Explore Kidlington’s historic past with a wellbeing walk this Easter
Residents and visitors to Kidlington are being invited to lace up their walking boots and follow three new historic trails, plotting a route around the significant landmarks found in the area
Published: Wednesday, 6th April 2022
Following the successful installation of the zoo trails walking routes last autumn, Cherwell’s K5 Better Together partnership has now launched the explorer routes, encouraging a longer adventure into the villages and countryside surrounding Kidlington.
Rosie Rowe, Cherwell District Council’s Healthy Place Shaping lead, said: “We’re always looking for opportunities to help support residents’ physical and mental wellbeing. While our zoo trails offer families a great opportunity to take some light exercise, the new explorer routes are designed for those who want a slightly bigger challenge. We’ve worked with local walking groups to design three maps which take in the beautiful countryside around Kidlington while introducing people to some of the hidden heritage in the area. They’re the perfect tool for a wellbeing weekend walk!”
The three routes are all around five miles long (8 kilometres) and take about three hours to complete. The first trail, called the Water Vole, takes in a stretch of the Oxford Canal and visits landmarks including Vanbrugh’s Privy in the garden of Hampden Manor, reputed to be a luxurious toilet block designed by Sir John Vanbrugh at the same time as he built Blenheim Palace!
The second map is called the Kingfisher route and meanders through the villages of Hampton Poyle, Shipton-on-Cherwell and Thrupp. Historic sites of interest include St Giles’ Church and the ruins of the Manor House in Hampton Gay.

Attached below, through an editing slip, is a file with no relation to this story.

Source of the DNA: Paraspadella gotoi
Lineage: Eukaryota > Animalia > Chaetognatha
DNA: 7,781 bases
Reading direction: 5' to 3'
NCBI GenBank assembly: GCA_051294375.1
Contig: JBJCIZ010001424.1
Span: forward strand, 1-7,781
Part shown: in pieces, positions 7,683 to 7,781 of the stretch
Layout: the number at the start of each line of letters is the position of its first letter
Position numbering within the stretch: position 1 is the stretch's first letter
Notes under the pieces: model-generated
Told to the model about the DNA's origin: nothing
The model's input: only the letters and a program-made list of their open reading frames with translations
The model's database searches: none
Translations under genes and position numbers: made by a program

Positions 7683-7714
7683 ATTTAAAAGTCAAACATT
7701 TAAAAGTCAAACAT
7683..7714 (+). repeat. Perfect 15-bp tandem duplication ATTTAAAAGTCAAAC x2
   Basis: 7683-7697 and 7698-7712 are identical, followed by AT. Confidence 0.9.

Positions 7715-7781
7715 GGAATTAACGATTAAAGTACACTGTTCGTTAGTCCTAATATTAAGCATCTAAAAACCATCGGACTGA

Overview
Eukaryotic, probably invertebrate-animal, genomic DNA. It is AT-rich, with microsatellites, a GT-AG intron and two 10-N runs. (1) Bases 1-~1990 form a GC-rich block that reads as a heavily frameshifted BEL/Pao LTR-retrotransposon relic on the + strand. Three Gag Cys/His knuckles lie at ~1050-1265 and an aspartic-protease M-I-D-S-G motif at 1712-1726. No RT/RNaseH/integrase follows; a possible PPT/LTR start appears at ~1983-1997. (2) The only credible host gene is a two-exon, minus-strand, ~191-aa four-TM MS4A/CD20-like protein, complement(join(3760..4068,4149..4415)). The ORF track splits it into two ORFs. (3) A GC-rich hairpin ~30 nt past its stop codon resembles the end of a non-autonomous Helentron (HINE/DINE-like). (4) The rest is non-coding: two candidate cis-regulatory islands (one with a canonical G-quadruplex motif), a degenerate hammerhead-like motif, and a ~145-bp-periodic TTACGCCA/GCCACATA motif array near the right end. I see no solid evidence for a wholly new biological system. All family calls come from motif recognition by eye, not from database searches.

A third route will be launched later this summer, plotting a route around Islip, Noke and Woodeaton.
The walks not only promote physical and mental health but aim to provide greater connectivity between Kidlington and the surrounding villages, which is one of the ambitions of the K5 Better Together partnership.
Hard copies of the maps can be found at Kidlington library and Exeter Hall. As well as plotting the pathway, the leaflets include information about the history of the area alongside a range of photographs taken by members of Kidlington Camera Club.
The explorer routes are deigned to offer a long walk, which can be challenging in the winter months. They also include paths which cross stiles, so are not suitable for those with limited mobility.
For more information about the trails, including a downloadable map, go to cherwell.gov.uk/explorer-routes
Cherwell’s existing circular and historic walks, which highlight potential routes in other areas of the district, can be found at cherwell.gov.uk/circular-walks-in-cherwell
To be kept up to date with the K5 Better Together partnership, follow @K5BetterTogether on Facebook.